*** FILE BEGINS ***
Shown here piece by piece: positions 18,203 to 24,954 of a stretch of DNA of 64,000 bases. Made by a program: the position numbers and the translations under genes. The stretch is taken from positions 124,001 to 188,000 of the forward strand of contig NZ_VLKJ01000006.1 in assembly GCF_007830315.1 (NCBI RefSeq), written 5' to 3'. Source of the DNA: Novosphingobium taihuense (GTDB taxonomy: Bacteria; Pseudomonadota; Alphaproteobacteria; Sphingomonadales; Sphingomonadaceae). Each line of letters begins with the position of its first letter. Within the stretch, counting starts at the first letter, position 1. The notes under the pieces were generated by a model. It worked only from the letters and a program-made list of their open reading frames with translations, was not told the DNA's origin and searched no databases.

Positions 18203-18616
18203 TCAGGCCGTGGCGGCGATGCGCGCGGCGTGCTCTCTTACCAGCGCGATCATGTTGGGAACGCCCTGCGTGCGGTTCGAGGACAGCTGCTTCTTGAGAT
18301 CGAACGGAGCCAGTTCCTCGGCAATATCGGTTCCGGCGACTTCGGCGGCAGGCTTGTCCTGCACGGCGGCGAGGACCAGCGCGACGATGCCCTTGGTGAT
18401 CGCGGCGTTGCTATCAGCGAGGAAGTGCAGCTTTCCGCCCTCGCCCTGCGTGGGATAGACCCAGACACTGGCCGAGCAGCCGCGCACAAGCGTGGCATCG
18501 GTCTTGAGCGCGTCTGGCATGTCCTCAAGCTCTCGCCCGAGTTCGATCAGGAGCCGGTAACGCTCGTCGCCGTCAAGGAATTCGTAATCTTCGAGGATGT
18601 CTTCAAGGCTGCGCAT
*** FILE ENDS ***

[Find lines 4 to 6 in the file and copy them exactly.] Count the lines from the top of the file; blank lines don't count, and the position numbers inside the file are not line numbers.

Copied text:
18301 CGAACGGAGCCAGTTCCTCGGCAATATCGGTTCCGGCGACTTCGGCGGCAGGCTTGTCCTGCACGGCGGCGAGGACCAGCGCGACGATGCCCTTGGTGAT
18401 CGCGGCGTTGCTATCAGCGAGGAAGTGCAGCTTTCCGCCCTCGCCCTGCGTGGGATAGACCCAGACACTGGCCGAGCAGCCGCGCACAAGCGTGGCATCG
18501 GTCTTGAGCGCGTCTGGCATGTCCTCAAGCTCTCGCCCGAGTTCGATCAGGAGCCGGTAACGCTCGTCGCCGTCAAGGAATTCGTAATCTTCGAGGATGT